The Regulation of Payment Systems Under the National Payment Systems Act

A “payment system” is any organized process that ensures the circulation of money or movement of funds. It includes the participants, institutions, instruments, and technologies that makes it possible to enable a transaction. With the rise of e-commerce, however, new payment systems emerged to rival traditional payment systems such as credit cards, debit cards, and cheques. For instance, PayMaya, a prepaid online payment app, allows one to pay online even without a credit card. GCash, a mobile money wallet, allows the sending of money, purchase of items, and payment of bills. Coins.PH is another mobile wallet app that lets one pay bills, buy, sell, send, even receive bitcoins.


Payment systems reduce the cost of exchanging goods and services. They are fundamental to the functioning of all economies, whether they are developed, transitional, or developing.


To prevent the risk of payment systems failing and in order to provide an environment conducive to the sustainable growth of the economy, President Duterte has signed Republic Act 11127 or the National Payment Systems Act (NPSA) on October 30, 2018. The NPSA grants the Bangko Sentral ng Pilipinas (BSP) the power to oversee payment systems in the Philippines, to require the BSP’s prior approval before one can operate a payment system, and to impose fines and sanctions for violations of the law. This primer discusses how these payment systems are regulated under the NPSA.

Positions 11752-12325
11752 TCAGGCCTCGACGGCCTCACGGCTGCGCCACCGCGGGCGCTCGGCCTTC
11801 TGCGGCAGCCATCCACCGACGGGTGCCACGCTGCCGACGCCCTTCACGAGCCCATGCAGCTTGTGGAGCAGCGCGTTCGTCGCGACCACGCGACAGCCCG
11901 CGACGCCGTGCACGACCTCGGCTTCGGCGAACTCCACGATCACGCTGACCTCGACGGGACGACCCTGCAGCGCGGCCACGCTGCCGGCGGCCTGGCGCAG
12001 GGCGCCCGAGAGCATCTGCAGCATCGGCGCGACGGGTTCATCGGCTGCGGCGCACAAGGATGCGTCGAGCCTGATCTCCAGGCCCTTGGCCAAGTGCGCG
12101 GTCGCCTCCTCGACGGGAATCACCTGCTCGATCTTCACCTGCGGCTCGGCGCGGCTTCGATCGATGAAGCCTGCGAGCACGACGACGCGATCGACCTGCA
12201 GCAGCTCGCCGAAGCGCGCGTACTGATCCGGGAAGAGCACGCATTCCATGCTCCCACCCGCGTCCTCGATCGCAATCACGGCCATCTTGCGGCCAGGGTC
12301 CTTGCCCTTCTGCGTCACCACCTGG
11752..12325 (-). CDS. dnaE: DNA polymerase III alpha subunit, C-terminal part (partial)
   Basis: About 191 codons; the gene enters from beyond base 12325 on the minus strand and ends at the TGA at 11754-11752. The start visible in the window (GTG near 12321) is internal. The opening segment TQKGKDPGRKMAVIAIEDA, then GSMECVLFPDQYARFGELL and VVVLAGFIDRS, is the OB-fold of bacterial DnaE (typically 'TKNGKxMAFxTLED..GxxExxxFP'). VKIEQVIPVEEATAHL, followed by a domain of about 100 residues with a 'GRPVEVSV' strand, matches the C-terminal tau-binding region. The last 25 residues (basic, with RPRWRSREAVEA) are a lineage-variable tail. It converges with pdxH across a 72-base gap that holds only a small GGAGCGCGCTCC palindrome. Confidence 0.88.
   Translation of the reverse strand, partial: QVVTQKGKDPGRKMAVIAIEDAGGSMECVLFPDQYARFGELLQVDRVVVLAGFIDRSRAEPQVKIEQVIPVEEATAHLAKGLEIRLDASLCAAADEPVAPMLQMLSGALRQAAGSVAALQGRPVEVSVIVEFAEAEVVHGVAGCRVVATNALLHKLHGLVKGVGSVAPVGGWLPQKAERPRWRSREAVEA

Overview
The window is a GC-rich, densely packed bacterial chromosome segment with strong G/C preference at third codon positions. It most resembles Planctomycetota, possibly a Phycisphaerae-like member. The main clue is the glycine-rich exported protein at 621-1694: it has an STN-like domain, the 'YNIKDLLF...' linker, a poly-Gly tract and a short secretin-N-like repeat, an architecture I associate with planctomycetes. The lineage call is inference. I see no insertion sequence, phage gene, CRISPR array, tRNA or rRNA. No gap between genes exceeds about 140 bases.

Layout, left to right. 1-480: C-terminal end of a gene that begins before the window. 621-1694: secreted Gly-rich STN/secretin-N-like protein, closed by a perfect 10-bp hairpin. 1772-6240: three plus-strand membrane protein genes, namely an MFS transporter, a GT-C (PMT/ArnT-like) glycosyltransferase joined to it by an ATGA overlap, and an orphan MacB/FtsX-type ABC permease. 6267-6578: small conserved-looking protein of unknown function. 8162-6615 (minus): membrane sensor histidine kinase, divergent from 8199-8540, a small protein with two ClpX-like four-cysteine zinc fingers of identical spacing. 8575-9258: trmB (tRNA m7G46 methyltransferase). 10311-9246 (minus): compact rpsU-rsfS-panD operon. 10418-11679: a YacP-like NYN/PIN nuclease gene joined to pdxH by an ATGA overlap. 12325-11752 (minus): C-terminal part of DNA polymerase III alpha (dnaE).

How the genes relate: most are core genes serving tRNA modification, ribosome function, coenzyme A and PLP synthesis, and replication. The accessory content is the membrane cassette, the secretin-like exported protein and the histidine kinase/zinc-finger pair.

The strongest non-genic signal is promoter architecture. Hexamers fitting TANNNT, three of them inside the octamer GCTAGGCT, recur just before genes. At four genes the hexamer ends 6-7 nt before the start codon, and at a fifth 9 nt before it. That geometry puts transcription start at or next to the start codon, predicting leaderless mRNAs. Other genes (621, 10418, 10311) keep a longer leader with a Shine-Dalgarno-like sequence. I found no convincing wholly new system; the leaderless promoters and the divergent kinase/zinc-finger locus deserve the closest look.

Powers of the BSP


The NPSA authorizes the BSP to oversee the payment systems in the Philippines. The BSP may require participants of designated payment systems to comply, within a reasonable period, with the provisions of the NPSA. Operators must secure authorization from the BSP before they can operate a payment system. In granting the authority, the BSP will consider the capability of an operator with respect to financial resources, technical expertise, and reputation. The process includes an assessment of the ownership structure, governance, key personnel, business model, risk management, and financial resources of the operator.[1]


Under the NPSA, the BSP is also authorized to issue, through the Monetary Board, rules and regulations on the qualifications and disqualifications of individuals elected or appointed as directors or officers of operators of designated payment systems. The BSP may also suspend, disqualify remove any director or officer found unfit for the position.[2]


Striking Features